SEASON 6: Kale University
Eric and his schoolwork have never really seen eye-to-eye. There’s a good chance that he suffers from a learning disability (they’re fairly common and definitely treatable with accommodations and modifications to the general education curriculum), but the idea that a gorgeous leading man might require basic special education services is too taboo for network television. Instead, Eric has spent his whole life blaming himself for the fact that studying is difficult for him and that he struggles in strictly academic settings. He briefly toyed with the idea of being a weatherman, but his ineptitude increased as he aged (and as the series required more and more comic relief). One day, a beautiful girl with long dreadlocks and no deodorant stops by the campus center at Pennbrook University hoping to become the college’s main tomato supplier. It turns out she runs an organic farm just down the way, and they’re looking for more able-bodied farmhands to learn about permaculture and live off the land. Eric has never heard anything more appealing. Within a week, he has answered his true calling and become a full-fledged modern organic farmer in a local environment. He’s finally found a job that fits his exact skill set, and while he briefly upsets his parents by rejecting the Western ideal of higher academia, he ends up teaching them a little something about themselves: when you follow your heart and do what makes you happy, you can’t go wrong.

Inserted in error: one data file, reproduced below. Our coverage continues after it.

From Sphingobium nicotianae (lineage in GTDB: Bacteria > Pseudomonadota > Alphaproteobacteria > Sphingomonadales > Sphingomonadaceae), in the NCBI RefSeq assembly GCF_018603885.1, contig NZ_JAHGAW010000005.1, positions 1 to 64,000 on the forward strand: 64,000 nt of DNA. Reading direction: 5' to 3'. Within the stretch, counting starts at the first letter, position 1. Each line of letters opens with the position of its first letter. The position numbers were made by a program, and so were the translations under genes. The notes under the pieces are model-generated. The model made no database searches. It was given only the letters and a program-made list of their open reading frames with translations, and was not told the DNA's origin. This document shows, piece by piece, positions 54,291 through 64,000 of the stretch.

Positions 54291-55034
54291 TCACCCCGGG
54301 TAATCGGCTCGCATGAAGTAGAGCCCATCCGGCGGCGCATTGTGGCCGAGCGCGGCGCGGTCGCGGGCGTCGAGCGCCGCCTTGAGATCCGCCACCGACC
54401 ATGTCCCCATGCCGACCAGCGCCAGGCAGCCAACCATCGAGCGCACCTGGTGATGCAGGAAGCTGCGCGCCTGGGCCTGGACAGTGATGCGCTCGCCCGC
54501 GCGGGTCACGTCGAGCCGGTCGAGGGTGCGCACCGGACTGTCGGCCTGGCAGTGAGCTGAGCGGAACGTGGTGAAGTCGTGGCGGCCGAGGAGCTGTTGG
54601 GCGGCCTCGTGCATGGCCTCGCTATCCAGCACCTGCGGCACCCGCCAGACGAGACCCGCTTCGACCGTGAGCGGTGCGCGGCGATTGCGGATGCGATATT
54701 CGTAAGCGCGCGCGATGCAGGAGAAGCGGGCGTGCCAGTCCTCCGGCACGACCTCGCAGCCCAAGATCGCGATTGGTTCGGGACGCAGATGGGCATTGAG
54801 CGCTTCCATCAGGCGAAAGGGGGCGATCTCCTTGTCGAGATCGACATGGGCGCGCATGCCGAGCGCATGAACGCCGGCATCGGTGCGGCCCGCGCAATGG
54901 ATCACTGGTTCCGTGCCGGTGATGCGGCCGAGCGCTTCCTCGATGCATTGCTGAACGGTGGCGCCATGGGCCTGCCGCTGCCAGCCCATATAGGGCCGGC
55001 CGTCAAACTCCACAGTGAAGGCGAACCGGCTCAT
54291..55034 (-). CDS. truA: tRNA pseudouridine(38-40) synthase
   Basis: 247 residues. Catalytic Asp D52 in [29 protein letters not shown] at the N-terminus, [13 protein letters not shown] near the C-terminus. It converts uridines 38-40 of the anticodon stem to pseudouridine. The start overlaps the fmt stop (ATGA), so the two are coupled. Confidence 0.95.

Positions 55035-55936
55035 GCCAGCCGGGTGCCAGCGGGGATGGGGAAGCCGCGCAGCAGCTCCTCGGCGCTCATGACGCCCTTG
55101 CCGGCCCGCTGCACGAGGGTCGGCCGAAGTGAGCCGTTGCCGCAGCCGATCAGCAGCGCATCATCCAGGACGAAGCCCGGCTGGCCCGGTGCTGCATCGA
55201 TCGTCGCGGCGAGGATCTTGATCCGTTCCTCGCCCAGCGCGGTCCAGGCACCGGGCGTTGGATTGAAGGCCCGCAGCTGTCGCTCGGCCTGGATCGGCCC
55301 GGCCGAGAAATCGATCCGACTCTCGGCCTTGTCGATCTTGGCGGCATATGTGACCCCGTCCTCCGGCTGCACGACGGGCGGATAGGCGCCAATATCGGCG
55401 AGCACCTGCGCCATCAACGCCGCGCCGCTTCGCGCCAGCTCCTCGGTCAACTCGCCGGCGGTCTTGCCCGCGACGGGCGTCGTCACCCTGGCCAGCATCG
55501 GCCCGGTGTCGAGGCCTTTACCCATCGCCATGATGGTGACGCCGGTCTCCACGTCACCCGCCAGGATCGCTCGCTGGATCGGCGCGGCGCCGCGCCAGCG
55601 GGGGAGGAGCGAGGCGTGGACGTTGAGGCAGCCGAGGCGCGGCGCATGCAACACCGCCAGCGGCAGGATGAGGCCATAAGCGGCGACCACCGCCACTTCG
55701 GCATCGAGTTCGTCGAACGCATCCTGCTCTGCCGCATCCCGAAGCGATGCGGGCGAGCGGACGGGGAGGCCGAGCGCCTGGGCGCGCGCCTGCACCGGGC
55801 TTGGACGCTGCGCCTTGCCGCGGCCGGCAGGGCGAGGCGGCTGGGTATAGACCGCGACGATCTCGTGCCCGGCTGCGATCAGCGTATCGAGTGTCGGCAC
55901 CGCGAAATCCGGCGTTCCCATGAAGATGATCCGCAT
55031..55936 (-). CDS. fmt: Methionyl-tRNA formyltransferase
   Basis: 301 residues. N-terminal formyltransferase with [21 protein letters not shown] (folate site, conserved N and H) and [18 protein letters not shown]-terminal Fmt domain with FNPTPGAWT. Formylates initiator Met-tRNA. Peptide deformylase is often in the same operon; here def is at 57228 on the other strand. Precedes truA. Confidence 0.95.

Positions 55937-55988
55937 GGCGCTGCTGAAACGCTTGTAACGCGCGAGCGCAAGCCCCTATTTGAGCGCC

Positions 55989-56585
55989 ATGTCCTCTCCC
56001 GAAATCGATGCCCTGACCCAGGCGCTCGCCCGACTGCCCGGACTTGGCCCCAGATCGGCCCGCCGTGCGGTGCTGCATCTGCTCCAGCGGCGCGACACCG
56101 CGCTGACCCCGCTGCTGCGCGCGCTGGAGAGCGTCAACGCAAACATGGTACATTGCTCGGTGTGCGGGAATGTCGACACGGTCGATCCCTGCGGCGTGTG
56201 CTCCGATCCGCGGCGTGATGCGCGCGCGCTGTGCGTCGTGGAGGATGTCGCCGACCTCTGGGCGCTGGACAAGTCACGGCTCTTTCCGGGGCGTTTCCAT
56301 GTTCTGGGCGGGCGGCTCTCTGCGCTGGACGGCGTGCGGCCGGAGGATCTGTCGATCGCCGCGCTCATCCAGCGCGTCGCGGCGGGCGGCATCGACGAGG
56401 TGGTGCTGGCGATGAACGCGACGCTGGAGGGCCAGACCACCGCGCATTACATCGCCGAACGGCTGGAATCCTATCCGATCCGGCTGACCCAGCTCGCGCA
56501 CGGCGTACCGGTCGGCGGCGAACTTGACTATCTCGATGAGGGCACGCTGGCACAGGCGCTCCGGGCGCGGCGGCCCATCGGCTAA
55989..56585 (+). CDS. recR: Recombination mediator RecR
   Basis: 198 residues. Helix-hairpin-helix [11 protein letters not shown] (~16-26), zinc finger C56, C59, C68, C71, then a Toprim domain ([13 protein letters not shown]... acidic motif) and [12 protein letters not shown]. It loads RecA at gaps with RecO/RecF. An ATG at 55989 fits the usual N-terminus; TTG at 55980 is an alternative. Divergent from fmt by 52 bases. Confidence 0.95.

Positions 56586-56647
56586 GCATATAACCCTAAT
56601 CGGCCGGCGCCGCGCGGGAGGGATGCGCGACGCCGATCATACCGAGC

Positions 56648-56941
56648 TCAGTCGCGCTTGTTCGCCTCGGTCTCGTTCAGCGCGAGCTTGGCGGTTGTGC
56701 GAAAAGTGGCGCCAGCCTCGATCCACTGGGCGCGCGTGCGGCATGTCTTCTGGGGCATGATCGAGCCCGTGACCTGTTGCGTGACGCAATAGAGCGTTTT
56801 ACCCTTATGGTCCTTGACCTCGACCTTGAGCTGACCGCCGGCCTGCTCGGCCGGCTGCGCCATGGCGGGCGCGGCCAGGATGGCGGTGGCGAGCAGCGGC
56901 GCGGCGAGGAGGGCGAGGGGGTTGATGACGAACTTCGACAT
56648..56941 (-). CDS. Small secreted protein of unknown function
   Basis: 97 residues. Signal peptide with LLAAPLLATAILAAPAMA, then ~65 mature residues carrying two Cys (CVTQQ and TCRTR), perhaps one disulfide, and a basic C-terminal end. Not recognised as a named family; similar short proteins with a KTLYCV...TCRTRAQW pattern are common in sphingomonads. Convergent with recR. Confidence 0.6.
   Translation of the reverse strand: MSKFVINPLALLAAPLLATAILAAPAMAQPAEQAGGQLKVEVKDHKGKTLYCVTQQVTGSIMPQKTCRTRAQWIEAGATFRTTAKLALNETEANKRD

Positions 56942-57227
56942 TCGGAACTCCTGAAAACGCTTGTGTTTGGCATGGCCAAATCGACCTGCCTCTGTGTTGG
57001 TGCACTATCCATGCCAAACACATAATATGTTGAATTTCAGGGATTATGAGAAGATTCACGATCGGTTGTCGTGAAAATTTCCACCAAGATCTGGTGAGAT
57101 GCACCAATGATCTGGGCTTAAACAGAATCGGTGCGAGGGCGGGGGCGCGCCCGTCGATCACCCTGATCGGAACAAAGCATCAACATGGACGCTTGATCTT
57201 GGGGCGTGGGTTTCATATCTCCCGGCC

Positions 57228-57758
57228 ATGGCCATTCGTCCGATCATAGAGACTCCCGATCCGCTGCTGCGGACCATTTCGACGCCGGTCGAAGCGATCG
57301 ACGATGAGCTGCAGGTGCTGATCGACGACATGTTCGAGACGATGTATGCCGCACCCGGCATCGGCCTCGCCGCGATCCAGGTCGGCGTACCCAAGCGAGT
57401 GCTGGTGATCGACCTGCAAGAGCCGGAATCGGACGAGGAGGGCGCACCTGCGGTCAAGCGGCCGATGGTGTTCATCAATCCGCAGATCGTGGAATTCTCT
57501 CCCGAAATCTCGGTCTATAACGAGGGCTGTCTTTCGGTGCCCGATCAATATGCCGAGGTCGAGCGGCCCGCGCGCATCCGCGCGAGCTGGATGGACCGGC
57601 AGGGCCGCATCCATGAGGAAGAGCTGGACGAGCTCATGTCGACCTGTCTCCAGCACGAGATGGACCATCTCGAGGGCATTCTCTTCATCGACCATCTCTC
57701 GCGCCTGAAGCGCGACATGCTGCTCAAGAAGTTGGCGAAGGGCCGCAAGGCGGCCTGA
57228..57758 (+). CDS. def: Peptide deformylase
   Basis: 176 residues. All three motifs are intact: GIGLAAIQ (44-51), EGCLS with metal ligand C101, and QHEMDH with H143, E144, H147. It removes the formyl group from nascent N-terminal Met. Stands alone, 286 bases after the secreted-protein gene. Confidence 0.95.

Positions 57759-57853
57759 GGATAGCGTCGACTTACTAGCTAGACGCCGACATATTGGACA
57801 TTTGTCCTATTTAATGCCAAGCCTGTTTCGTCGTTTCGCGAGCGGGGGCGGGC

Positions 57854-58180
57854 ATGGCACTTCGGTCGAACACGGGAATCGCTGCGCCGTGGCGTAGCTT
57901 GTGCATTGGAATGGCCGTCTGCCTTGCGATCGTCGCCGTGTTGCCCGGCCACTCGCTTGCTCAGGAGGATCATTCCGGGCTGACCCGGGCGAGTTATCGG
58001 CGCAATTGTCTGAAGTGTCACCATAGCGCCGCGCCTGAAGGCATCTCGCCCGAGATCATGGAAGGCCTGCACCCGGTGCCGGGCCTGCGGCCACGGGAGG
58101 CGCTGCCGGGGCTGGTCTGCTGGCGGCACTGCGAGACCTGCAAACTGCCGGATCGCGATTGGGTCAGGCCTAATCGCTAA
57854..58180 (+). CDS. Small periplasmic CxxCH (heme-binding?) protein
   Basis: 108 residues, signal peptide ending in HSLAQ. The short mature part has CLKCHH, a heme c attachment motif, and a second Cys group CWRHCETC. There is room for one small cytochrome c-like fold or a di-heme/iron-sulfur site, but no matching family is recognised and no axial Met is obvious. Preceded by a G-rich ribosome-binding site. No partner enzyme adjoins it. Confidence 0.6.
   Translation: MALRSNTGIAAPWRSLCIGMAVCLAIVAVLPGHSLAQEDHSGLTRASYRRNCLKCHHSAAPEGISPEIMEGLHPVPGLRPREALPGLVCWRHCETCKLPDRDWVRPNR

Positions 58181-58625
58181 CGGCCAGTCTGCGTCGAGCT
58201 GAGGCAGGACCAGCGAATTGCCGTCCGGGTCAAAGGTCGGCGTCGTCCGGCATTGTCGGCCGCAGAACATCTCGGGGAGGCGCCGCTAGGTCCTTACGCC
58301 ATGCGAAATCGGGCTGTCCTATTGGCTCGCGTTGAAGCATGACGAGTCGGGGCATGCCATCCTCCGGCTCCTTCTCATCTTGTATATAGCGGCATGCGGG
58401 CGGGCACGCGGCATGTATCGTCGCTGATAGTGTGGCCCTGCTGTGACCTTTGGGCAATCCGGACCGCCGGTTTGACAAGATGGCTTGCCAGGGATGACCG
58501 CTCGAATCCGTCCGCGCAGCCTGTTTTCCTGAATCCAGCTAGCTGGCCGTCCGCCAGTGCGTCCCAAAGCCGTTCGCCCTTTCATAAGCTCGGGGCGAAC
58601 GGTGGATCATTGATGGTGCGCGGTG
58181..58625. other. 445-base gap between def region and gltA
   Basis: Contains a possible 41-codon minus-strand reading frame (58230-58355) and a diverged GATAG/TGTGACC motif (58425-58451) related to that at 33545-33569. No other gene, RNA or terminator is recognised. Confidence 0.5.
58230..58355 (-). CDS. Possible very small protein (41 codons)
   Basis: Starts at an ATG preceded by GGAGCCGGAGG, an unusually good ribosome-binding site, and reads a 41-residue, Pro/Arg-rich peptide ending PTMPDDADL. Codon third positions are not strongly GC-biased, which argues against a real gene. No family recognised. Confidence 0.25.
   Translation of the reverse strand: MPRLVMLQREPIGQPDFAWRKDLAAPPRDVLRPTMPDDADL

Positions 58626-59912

Mr. Feeney is still kind of disappointed, but whatever.
Previously: Children's Books for Young Feminists